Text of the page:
The heroin and opioid epidemic has claimed too many loved ones, shattered too many lives, and broken too many families. It is a public health crisis that requires immediate attention from lawmakers and the medical community. We see the consequences of this crisis in the 11th District and across Illinois. In Illinois, there were 1,835 overdose deaths in 2015, a 16 percent increase in just two years. The good news is that we have started to view addiction less as a moral failure and more as a treatable medical condition. To help those who struggle with addiction and prevent drug abuse in the first place, we need to understand the science of addiction. The drug naloxone can reverse the effects of opioid overdoses. Other drugs are coming to the market which directly block cravings for opiates and greatly reduce the probability of relapse. In order to truly address the opioid crisis, we need to work to prevent addiction before it takes hold, and expand treatment options for individuals who struggle with opioid dependency.
My Work on Opioid Crisis
WASHINGTON, DC – This week, Congressman Bill Foster (D-IL) and Congressman Brett Guthrie (R-KY) advanced legislation that would provide access to inpatient treatment services for pregnant and postpartum women as they receive treatment for opioid dependency. The bill passed unanimously by voice vote in the Energy and Commerce Committee.
WASHINGTON, DC – Today, Congressman Bill Foster (D-IL) released the following statement on the 2018 Omnibus Appropriations Act:
“I supported this omnibus bill, which represents a clear and final rejection of President Trump’s flawed budget. It includes funding for critical areas, including infrastructure, election protection, scientific research, and treatment for opioid addiction. It also gives our military servicemen and women a well-deserved raise.
WASHINGTON, DC – Today, Congressman Bill Foster (D-IL) released the following statement on President Trump’s opioid plan.
“This public health crisis has touched every state, community, and Congressional district. Individuals who suffer from dependency need fewer empty words and more adequate funding for scientific research and treatment options. It is logically impossible to accept all 56 recommendations of the President’s Commission on Combating Drug Addiction and the Opioid Crisis without an increase in funding.
WASHINGTON, DC - I was disappointed in the President's address tonight. Once again, President Trump has failed to unite the country and offer Congress tangible policy proposals that would actually grow our economy. I am ready and willing to work with my Republican colleagues to rebuild and repair our infrastructure, grow our economy, and combat the opioid epidemic. But I did not hear the President discuss how he would achieve these goals without burdening our children with future debt.
WASHINGTON, DC - Last week, Congressman Bill Foster (D-IL) called on President Trump to take further action to combat the opioid epidemic. In a letter signed by 67 Members of Congress, Foster asked that the President declare the epidemic a national emergency and request full funding for the Substance Abuse and Mental Health Services Administration and the Public Health Emergency Fund.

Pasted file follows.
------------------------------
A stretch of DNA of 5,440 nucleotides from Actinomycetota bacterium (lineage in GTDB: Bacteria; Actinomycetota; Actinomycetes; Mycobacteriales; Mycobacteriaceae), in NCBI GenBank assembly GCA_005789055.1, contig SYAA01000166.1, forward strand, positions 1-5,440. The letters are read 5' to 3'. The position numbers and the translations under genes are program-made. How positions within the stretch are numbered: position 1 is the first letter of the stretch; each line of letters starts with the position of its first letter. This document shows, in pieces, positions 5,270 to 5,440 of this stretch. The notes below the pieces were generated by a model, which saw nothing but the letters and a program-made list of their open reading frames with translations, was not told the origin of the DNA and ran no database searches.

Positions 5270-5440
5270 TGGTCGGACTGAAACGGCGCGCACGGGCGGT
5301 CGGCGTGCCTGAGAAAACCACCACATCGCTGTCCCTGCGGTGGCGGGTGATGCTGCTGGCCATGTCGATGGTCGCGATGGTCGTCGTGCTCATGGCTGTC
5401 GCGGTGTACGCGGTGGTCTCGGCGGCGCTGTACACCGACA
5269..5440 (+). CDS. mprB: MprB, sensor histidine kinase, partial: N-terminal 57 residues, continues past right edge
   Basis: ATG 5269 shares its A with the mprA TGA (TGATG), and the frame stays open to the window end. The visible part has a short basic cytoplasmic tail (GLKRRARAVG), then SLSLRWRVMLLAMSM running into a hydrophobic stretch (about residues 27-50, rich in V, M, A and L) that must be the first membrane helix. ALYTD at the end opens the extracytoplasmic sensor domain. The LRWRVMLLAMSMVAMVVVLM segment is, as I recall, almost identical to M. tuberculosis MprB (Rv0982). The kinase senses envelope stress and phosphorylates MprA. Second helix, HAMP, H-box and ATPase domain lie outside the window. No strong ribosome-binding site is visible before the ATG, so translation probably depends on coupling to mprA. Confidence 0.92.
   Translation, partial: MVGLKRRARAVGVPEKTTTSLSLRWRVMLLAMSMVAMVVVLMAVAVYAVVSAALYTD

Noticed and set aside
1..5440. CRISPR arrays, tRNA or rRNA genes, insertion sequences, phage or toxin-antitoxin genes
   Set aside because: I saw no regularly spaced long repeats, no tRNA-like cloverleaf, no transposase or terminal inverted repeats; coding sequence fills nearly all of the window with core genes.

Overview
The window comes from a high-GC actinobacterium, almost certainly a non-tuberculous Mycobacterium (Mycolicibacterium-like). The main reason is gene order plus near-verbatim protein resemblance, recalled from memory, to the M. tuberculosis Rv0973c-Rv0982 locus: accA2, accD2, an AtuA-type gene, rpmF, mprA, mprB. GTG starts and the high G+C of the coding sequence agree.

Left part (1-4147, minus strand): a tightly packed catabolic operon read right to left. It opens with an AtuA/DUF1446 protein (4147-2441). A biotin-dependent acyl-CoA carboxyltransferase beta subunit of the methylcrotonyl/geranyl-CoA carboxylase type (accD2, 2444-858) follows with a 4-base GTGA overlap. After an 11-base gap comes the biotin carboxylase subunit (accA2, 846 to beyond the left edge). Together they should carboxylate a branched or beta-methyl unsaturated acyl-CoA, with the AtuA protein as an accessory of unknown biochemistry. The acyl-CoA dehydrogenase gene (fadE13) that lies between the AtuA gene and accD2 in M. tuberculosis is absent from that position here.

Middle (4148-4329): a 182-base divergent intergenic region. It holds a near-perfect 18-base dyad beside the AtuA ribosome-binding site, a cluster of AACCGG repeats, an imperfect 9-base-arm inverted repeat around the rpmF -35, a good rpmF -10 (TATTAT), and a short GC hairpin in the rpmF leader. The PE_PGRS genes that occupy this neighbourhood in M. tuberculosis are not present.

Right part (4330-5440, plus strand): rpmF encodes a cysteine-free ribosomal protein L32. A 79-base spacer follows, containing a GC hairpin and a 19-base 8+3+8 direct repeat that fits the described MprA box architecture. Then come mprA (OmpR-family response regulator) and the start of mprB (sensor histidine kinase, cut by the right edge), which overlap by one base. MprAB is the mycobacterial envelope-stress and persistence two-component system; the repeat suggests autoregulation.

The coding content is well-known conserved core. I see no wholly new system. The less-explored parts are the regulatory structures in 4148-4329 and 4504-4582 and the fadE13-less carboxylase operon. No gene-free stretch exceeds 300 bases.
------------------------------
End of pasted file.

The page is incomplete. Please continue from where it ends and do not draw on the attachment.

WASHINGTON, DC - The opioid crisis touches every community in the United States, including my district in Illinois. To stop it, we need multifaceted solutions. The report’s broad and inclusive recommendations provide a good blueprint for action. If President Trump and his administration are serious about ending this crisis, they must invest in treatment programs, medical research, and science funding to help individuals who suffer from opioid dependency.
WASHINGTON, DC - I applaud President Trump’s decision to declare what too many communities in Illinois and across American already know – the opioid crisis is a public health emergency. But if President Trump is serious about helping the individuals and their families who suffer from opioid dependence, he needs to commit the financial resources that communities need to fight it.
Each day, more than 90 Americans die from heroin and opioid overdoses. In my home state of Illinois, there were 1,835 overdose deaths in 2015 — a 16 percent increase in just two years. New synthetic versions of heroin like fentanyl and carfentanil are exacerbating the crisis. Overdose deaths from these drugs increased by over 70 percent from 2014 to 2015. Just last month, President Trump called the opioid crisis a national emergency.
JOLIET – It’s time we stop naming substance users as addicts, Will County Director of Substance Use Initiatives Dr. Kathleen Burke said.
“I want to ask everyone today to stop using the word ‘addict’ because it’s derogatory and it stigmatizes,” Burke said Wednesday. “People have a medical disease. It’s a substance use disorder. ‘Substance users’ is what I try to say.”
Washington, DC – On Tuesday, Congressman Bill Foster (D-IL) led a letter to President Trump with Rep. Evan Jenkins (R-WV), Rep. Tim Ryan (D-OH), and Rep. Brian Fitzpatrick (R-PA), urging him to implement the recommendations of the President’s Commission on Combating Drug Addiction and the Opioid Crisis. It was signed by 52 Members of Congress.